These constant improvements may be why DACH countries are among the most efficient delivery markets in the UE and top countries with the highest Logistics Performance Index worldwide. The World Bank’s LPI aims to rank 160 countries on the basis of their trade logistics performance. Germany was named the leader for three consecutive years (2014, 2016 and 2018), while Austria moved from 22nd place to 4th in just a few short years. Switzerland has been ranked 11th. It is an impressive score for the countries and ecommerce businesses that operate in the region.

Despite the remarkable growth in Austrian logistics, it is vital that the country keeps up with innovation. It can easily be inspired by Germany, the country that offers the best logistics solutions. It has been named the world leader in logistics innovation, technology, and services, with more than 3 million employees in the industry. 60,000 companies (including renowned Deutsche Post DHL, DB Schenker and Dachser).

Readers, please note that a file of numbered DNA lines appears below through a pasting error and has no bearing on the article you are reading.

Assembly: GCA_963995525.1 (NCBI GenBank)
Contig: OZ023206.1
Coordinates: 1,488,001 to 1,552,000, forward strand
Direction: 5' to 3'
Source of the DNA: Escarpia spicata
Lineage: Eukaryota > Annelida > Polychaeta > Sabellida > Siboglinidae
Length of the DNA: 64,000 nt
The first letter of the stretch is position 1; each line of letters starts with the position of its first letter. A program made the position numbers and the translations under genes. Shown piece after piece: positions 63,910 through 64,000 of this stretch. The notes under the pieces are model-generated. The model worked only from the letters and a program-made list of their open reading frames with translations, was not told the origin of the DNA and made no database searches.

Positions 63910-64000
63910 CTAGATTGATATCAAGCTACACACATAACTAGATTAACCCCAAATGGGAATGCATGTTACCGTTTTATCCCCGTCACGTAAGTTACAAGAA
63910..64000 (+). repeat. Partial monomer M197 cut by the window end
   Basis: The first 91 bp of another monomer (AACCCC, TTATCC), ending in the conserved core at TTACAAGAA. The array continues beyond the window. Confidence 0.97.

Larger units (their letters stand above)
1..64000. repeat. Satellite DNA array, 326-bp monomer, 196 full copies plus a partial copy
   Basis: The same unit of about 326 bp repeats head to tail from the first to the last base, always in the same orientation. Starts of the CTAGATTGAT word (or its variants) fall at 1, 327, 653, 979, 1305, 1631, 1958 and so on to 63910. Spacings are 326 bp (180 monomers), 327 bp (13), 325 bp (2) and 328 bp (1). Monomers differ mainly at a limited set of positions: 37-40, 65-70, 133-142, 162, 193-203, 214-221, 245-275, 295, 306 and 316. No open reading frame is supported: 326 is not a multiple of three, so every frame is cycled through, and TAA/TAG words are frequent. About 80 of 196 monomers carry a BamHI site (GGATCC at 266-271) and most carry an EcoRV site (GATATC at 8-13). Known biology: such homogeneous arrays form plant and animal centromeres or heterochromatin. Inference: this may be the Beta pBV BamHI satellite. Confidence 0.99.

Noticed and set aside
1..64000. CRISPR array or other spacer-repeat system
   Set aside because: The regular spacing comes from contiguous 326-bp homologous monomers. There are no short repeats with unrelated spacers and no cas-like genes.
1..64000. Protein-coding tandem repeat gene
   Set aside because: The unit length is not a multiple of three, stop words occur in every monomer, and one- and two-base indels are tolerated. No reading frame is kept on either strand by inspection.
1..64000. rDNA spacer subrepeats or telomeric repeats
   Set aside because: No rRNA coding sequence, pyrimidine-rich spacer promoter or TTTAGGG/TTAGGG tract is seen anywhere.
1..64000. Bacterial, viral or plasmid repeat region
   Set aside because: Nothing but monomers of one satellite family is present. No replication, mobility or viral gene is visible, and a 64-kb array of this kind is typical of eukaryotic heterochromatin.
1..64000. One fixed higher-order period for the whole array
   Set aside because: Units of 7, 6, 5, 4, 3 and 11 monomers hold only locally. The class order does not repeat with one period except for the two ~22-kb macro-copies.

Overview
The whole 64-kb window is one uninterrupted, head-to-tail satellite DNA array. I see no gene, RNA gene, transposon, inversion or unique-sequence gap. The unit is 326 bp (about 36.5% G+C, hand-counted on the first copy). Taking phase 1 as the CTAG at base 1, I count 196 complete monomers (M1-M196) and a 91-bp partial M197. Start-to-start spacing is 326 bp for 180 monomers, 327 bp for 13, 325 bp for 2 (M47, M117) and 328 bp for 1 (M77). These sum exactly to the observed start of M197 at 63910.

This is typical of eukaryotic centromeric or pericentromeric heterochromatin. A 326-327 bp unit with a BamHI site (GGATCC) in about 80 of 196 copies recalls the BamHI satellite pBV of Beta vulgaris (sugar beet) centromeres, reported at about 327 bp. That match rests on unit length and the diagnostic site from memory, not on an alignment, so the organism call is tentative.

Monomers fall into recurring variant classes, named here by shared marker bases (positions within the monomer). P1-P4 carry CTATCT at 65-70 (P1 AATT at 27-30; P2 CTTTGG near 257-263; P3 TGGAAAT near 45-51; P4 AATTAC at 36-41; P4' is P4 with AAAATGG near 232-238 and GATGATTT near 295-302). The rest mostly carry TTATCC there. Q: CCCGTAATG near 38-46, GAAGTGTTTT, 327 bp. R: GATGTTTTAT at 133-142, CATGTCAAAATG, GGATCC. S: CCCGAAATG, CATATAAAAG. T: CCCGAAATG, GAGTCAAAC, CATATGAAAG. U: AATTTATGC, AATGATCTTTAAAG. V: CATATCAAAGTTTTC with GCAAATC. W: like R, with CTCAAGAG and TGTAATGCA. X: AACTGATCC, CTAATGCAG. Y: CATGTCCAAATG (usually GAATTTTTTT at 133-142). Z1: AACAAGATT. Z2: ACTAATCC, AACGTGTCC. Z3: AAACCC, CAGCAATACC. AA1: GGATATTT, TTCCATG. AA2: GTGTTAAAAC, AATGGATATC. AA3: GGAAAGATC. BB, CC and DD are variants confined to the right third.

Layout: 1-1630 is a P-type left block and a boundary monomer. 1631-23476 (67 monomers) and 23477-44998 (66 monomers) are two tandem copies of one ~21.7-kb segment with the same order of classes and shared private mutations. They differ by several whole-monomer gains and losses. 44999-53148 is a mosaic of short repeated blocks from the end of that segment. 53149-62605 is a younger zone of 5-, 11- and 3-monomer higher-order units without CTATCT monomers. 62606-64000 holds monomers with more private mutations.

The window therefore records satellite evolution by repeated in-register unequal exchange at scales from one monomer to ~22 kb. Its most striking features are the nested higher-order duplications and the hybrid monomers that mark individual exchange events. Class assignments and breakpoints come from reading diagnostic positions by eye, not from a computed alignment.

It’s no surprise that German consumers receive 24 shipments per year more packages than any other European citizen. However, the number of parcels sent to Austria and Switzerland is still very low, with only 14 and 9 per capita, respectively. The new E-Commerce Shipping Study 2018 revealed that German online retailers do not care about customers after they place an order online. Customers are rarely given the option to select the shipping service that best suits their needs and when they want it to be delivered. Only 10% of the retailers that were examined gave an exact delivery date. The rest left their customers in the dark.